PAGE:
ESPE Abstracts (2015) 84 P-2-481

Klinefelter Syndrome with Short Stature and Microcephaly: An Unusual Combination

Blanca Lidia Galo, Natalia Vargas, Maria Clemente, Teresa Vendrell, Alberto Plaja & Diego Yeste

Hospital Vall d’Hebron, Barcelona, Spain

Background: Patients with Klinefelter syndrome (SK) have a 47, XXY karyotype and tall stature as a result of overexpression of the SHOX gene. The case of a patient with peculiar phenotype, microcephaly, proportional short stature and 47, XXY karyotype with a deletion in band p11.3 of one X chromosome is presented.

Clinical description: A 2-year, 4 month-old boy was referred for study of growth retardation. The product of a first gestation of 39 weeks of healthy non-consanguineous parents of normal stature. BW: 2.850 g (−1.3 SD), length: 47.5 cm (−1.7 SD), PC: 33 cm (−1.0 SD). Physical exam: weight: 8.6 kg (−3.0 SD), length: 78 cm (−3.6 SD), CP: 40 cm (−2.0 SD). Phenotype: peculiar facies with narrow forehead and hypoplasia of nostrils. Microcephaly. Hypoplastic external genitalia. Testes in 1-cc sacs. Mild psychomotor retardation and axial hypotonia. Bone age: 2 years. Normal biochemical profile with normal coeliac disease markers. Hormone study: thyroid hormones: normal, LH <0.07 U/L, FSH 0.61 U/L, inhibin-B 113.0 pg/ml, ACTH 25.9 pg/ml, cortisol 18.6 mcg/dl, prolactin 6.1 ng/ml, IGF-1: 51.4 ng/ml, IGFBP-3: 3.6 ng/ml. Glucagon test: basal GH 4.4 ng/dl and maximum peak: 7.6 ng/dl. MR: pituitary hypoplasia, ectasia of the optic nerve sheath, ponto-cerebellar hypoplasia, mild demyelination of white matter. Array-CGH (ISCA v2, 8x60K, Agilent): presence of two X chromosomes and a deletion in Xp11.3 involving the CASK, NDP, KDM6A, GPR34, GPR82, MAOA, MAOB, EFHC2, FUNDC1 and DUSP21 genes (Default 1). 47, XXY Karyotype. FISH study with BAC RP11-24p8 confirmed the Xp11.3 deletion in the patient and was normal for the parents. Fundus: retinitis pigmentosa.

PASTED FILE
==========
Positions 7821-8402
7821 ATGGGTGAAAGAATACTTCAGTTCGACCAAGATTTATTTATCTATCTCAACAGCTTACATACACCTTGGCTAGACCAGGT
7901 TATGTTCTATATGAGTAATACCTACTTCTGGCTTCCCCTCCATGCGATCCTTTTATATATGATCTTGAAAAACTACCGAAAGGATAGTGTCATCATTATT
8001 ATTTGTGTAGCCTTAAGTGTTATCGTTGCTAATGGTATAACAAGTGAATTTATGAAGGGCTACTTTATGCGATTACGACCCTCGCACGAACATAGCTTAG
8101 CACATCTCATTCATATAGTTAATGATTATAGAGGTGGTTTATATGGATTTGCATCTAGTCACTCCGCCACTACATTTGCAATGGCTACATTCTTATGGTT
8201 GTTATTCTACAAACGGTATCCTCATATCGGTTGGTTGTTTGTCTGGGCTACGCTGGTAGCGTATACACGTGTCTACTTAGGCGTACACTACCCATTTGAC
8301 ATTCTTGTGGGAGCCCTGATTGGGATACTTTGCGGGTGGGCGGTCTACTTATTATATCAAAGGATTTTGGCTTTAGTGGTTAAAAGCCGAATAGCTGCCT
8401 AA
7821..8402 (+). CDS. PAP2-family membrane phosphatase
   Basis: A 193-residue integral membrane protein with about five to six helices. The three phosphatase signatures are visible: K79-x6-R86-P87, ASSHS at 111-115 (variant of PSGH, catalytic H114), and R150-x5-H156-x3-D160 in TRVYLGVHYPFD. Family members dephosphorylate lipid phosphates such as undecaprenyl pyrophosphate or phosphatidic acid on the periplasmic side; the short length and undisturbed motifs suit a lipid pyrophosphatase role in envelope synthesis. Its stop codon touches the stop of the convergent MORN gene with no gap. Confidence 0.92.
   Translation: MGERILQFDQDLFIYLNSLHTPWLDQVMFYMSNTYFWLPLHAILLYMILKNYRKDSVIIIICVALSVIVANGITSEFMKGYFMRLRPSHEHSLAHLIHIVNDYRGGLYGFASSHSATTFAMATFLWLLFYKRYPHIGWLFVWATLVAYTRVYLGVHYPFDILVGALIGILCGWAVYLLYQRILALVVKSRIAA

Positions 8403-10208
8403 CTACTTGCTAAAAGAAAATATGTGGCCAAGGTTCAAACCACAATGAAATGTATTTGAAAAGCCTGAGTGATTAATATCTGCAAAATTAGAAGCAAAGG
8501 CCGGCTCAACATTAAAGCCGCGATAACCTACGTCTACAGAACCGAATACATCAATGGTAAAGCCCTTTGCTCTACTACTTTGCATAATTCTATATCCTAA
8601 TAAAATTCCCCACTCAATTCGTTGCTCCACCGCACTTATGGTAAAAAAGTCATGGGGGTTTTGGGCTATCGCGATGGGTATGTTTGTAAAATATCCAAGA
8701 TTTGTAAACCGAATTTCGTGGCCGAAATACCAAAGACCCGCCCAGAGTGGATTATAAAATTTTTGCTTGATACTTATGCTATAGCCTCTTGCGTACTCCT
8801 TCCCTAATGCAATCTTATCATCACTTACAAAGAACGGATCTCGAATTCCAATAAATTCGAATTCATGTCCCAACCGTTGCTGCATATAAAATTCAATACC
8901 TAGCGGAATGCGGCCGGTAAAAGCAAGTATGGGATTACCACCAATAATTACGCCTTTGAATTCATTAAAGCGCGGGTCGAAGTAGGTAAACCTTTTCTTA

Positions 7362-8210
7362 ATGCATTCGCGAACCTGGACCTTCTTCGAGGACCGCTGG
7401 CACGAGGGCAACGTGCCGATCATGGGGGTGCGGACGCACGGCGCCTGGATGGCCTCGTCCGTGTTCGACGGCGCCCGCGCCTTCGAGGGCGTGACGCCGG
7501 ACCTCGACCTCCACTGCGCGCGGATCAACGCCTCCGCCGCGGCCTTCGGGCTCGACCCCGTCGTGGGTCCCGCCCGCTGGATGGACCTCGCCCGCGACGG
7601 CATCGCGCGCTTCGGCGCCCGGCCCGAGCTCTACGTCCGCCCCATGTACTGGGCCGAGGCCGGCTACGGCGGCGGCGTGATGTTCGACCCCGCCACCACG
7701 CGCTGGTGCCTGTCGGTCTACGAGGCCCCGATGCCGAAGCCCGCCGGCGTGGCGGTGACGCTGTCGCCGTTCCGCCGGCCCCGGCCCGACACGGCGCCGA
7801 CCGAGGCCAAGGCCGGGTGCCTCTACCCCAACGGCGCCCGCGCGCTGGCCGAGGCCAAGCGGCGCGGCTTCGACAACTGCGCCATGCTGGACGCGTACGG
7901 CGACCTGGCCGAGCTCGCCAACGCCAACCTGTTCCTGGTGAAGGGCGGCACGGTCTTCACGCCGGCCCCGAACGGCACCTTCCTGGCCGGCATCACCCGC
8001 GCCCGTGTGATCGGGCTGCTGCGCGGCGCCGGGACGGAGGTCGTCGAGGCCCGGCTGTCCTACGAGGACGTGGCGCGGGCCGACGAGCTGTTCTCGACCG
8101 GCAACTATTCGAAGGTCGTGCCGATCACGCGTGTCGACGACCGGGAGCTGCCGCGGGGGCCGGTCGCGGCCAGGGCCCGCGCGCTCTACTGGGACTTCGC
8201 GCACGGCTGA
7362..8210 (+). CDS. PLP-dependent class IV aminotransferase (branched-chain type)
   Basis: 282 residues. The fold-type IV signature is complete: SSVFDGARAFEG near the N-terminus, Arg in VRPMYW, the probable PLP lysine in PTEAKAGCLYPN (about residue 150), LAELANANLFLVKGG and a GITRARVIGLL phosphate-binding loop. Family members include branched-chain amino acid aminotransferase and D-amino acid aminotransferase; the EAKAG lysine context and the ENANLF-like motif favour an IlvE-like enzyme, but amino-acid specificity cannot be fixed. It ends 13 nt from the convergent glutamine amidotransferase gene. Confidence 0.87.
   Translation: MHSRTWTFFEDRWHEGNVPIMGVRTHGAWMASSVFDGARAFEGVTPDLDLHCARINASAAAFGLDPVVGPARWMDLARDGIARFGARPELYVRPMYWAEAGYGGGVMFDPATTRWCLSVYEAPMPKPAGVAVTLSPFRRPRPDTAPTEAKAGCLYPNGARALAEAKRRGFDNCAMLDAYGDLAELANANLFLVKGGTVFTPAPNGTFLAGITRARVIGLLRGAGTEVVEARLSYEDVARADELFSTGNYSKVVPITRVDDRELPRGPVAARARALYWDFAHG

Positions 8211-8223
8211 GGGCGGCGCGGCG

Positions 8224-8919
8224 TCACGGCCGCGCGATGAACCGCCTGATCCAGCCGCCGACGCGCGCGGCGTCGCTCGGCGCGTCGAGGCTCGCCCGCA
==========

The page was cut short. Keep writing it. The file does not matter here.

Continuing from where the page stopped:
Conclusion: Array-CGH techniques are useful to orient the diagnosis of patients with severe growth retardation and dysmorphic phenotype. The combined effect of haploinsufficiency of the CASK gene and pituitary hypoplasia may be responsible for the short stature in our patient.

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